What Do You Want to Be When You Grow Up? A Word to Young Wannabe Pastors

Dear Young Seminarian,

Have you thought about your future? Of course you have, you think. You are in seminary, or headed to seminary, or just finished seminary. You are hoping for a pastoral position, or looking for one, or maybe even in one.

But what do you want to be?

Do you want to be a pastor? Or do you want to pastor?

At first, glance that may seem like a strange question. But it actually flows from an old, perhaps cheesy, thing that was making its way around college back in the day. It was a little statement about relationships and dating, and people who were “in love” with being “in love” rather than being “in love” with a person.

Now, dear seminarian who has learned to exegete Greek and Hebrew (at least you better have learned to if you have a seminary degree), don’t over exegete the words “in love.” I am not really sure what they mean myself, and I am pretty sure that these words are the cause of a lot of broken marriages and broken hearts.

But the point of the little saying was about people who wanted to be in a relationship. They were less concerned about who the relationship was with. They were looking for a feeling, not a person. They were “in love” with the idea of being married; they were not in love with the person themselves.

So I fear it is with many young pastors. They are wanting to be a pastor; they are not necessarily wanting to pastor. They have constructed a little house of pastoral ministry in their minds, and having graduated, they want to live in that house. In fact, they feel entitled to live in that house. They long for the days when the books are neatly arranged on the shelves, the boxes with class notes are finally in file cabinets, color-coded and alphabetized. They love the idea of preparing messages, and reading things over which there will be no quiz.

But they are dreadfully fearful of actually pastoring, that is to say, shepherding people. Sheep are sometimes dirty, no offense to our woolly friends who eat grass in the meadows. They make a lot of noise, again, no offense to our woolly friends who can surely drown out conversations in the evening coolness with their incessant braying. They have certain odors about them. And quite frankly, sometimes they bite causing significant pain, and often lasting damage.

But what shall we do? Shall we inhabit the office of pastor with the hopes of tending the sheep from afar, and only at set times? Shall we love the trappings of chief undershepherd while attempting to avoid the traps that surely await those who have been called more to a work than an office?

On the other hand, sheep can be tremendously delightful. Encouraging. Joy-inducing and thanks-producing. Those who volunteer to to work alongside can bring untold encouragement. They make the work easier and the burden lighter. But you will never know until you shepherd them.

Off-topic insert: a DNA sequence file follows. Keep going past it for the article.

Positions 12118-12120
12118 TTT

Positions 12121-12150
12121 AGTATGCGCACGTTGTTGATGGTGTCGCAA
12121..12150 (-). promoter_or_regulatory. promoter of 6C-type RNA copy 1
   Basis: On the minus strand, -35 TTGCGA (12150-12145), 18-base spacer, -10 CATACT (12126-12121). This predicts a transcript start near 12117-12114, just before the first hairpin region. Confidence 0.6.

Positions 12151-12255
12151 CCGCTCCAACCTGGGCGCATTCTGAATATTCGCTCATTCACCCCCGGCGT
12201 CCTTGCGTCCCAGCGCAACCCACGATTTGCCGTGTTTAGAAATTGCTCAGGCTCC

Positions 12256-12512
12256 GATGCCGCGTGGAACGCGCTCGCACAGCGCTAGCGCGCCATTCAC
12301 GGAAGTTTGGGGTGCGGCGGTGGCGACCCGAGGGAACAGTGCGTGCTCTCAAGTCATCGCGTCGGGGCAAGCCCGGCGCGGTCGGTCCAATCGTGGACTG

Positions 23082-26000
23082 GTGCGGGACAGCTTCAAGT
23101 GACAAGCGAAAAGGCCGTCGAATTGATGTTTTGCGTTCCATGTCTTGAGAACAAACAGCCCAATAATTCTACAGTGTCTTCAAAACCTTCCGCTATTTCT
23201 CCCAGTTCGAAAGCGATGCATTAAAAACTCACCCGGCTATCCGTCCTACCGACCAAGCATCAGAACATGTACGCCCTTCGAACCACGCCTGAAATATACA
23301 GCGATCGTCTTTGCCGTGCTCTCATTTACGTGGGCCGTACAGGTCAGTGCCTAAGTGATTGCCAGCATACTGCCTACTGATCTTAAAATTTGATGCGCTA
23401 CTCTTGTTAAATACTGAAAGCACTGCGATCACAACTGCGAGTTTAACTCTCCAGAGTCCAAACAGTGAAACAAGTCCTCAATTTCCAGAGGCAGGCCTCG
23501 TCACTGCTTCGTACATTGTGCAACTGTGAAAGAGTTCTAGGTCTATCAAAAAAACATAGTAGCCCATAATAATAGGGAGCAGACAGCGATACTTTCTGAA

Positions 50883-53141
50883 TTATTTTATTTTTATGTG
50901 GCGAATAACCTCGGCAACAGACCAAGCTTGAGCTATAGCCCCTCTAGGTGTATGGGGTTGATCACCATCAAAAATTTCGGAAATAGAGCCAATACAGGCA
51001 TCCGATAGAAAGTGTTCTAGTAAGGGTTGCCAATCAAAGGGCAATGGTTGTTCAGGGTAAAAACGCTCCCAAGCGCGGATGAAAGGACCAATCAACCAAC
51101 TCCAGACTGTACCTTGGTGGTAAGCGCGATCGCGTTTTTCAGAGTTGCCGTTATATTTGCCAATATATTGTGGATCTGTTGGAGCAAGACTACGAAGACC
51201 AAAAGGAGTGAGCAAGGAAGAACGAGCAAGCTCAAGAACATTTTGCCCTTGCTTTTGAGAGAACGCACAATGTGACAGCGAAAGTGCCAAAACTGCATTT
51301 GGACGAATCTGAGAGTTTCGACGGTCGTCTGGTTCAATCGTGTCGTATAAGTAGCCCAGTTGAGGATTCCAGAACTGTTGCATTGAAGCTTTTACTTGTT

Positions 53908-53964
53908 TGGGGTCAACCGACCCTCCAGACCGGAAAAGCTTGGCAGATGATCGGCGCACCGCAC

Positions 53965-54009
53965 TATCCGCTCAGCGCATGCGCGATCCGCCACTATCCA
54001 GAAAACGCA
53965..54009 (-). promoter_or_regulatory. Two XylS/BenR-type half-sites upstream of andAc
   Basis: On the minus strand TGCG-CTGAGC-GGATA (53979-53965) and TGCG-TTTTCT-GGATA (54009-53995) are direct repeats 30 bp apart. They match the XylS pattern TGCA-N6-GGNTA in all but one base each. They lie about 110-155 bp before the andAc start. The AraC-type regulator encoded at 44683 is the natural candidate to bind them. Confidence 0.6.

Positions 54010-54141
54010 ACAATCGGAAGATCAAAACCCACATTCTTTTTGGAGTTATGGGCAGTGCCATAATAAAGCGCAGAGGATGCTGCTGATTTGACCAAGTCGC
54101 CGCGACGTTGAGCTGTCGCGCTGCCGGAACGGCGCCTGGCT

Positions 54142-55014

My dear friend, if all you want to do is be a pastor, please think carefully before taking a position at a church. You will surely have the accolades of some, along with a certain amount of respect both in the church and in the community. People will admire you for your position, and they will often treat you well. But God has not called you to simply be a pastor. He has called you to pastor.

It’s a fine distinction, to be sure. Perhaps too fine for you at this point. But while seminary is still out for the summer, and perhaps for good, do a quick study on the word for “pastor” in the New Testament. It’s the Greek word poimaino (though if you need the transliteration, you’re not done with seminary yet). In the New Testament, it is used in reference to the church just a few times.

In Ephesians 4:8, it is noun referring to a gift of Christ to the church.

In the other occurrences (Acts 20:28 and 1 Peter 5:2), it is a verb. It is something you do.

And that, my friend, is why I say, God has called you to pastor—to do something for church of God which he has purchased with his own blood (Acts 20:28), for the flock of God among you (1 Peter 5:2).

Yes, you are a gift to God’s people. That’s the point of Ephesians 4:8. But it is not a gift that is wrapped neatly waiting breathless young tots to open you up. It is a work in which you open yourself up, for the glory of God and the good of others.

There is one other, unexpected, use of the word shepherd. It usually doesn’t show up in most discussions of pastoral theology, though it probably should show up. It is found in the book of Jude, who is well-known for his excoriating language addressed to false teachers. It is a brutal assessment and condemnation of pastor-wannabes, those impostors who “shepherd themselves” (Jude 12). Yes, it’s actually there in the text. These are men who pretend to be leaders in the church, but rather than pastoring people, they pastor themselves. They tend to their own needs at the expense of those for whom Christ died.

The images that surround this statement in Jude 12 make it quite clear that Jude is not referring to pastors who, in the words of Spurgeon, take seriously “The Minister’s Self-Watch” (chapter 1 in Lectures to My Students, something that should be required reading for every pastor each year, more often if necessary).

No, these are strong words of condemnation for those who turned the work of ministry inward, and used the flock of God for their own gain, rather than giving of themselves for the flock of God.

Contrast this with the heart of Paul in 2 Thessalonians 2:1-12 who, with the heart of a mother imparted not just the gospel but his own self for the good of the people. And with the heart of a father, he was exhorting and encouraging and imploring them to walk in a manner worthy of the God who calls you into His own kingdom and glory.